Well you need a deep Kettle. You want it deep because the steam produced is going to cause a violent rise in the bubbling oil level and will spill out if it is too shallow. Peanut Oil is a good oil to use. Fill the Kettle about 1/4th with oil, and stick a thermometer in. It should be enough oil that it will allow the amount of a batch of chips to be submerged. Heat the oil and when it reaches around 380 °F, you just drop in a lot of thinly sliced potatoes, skin and all. When you slice them, it is important that you immediately send them to the oil because they will oxidize and turn brown.
All purpose potatoes are your best bet. Don't use Russet as they don't have the right composition. Most chip makers use Atlantic (which btw I am growing this year
, among others). Deep fry until the oil settles (your temperature will drop significantly...which I forgot to mention have you potatoes at room temp before slicing) and the chips float (you can gauge at this point if you would like them brown or on the white side, but be warned that once they start to turn brown it seems to happen fast, and if you go too long they'll get burned and bitter). Fish them out with a wire mesh spoon, or slotted spoon. I use a cooling rack set on top of a sheet pan to cool. Sprinkle liberally with Sea Salt immediately. They keep best in a brown paper bag closed tightly.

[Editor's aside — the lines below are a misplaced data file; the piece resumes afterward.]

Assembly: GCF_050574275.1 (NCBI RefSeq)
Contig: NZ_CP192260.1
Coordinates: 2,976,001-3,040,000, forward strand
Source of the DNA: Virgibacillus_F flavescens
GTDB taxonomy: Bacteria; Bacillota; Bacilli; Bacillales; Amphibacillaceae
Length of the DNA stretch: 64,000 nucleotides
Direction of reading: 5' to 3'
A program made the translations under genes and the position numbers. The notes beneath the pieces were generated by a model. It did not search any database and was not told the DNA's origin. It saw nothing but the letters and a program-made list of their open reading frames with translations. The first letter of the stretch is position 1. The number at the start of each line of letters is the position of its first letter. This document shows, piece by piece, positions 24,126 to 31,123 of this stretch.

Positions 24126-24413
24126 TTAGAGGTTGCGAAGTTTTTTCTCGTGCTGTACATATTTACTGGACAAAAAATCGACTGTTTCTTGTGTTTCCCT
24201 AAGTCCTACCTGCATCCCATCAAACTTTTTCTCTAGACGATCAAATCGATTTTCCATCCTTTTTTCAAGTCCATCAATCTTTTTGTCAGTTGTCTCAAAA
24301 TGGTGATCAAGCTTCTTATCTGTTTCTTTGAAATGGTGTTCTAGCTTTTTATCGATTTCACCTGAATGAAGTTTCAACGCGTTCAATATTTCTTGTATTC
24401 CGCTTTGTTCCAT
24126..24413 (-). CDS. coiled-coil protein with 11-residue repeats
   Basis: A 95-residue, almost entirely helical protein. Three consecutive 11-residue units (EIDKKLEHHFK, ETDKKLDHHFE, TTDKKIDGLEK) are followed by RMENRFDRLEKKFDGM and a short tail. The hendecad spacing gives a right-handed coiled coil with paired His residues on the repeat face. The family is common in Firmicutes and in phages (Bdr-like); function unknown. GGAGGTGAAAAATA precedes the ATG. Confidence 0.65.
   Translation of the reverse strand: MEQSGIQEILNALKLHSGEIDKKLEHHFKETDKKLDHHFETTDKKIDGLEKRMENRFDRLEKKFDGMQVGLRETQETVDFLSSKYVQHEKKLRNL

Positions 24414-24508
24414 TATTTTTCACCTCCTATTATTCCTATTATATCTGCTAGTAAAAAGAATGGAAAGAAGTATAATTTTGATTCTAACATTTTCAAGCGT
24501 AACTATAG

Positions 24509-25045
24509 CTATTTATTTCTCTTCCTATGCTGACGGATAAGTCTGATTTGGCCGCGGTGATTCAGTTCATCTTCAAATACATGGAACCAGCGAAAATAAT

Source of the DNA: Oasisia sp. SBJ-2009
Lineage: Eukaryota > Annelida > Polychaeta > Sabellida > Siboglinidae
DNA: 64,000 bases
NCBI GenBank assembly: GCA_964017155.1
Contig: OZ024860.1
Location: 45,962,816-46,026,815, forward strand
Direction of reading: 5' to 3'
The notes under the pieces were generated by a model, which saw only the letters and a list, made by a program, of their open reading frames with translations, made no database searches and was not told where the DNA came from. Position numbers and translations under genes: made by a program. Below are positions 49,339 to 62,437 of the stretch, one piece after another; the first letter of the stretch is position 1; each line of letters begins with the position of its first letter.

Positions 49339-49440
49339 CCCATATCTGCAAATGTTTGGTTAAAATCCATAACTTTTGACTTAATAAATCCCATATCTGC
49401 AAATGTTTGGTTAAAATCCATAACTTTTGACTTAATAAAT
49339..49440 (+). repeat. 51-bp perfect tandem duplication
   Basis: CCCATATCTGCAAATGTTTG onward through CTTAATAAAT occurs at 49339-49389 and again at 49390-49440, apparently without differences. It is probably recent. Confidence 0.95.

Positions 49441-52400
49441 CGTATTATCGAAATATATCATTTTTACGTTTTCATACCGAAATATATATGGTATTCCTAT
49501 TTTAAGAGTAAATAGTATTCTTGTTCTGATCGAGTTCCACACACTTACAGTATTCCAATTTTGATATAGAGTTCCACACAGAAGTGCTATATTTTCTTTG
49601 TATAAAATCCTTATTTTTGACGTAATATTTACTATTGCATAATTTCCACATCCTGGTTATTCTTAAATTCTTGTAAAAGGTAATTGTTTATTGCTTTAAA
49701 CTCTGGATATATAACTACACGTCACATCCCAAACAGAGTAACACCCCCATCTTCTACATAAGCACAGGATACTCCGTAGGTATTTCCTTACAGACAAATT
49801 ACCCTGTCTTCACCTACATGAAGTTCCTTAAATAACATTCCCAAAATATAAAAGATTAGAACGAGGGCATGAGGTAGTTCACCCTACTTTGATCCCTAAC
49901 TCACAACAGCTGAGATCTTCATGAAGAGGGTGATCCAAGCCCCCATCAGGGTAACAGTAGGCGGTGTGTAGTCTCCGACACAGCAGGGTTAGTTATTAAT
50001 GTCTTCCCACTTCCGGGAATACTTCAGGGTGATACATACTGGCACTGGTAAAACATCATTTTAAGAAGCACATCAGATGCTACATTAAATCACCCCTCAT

It is worth it for the fun of it, but definitely not from an economic standpoint imho. I may make some again with my Atlantic's this year for kicks. I make 'chips' out of Jerusalem Artichoke and man are they superb!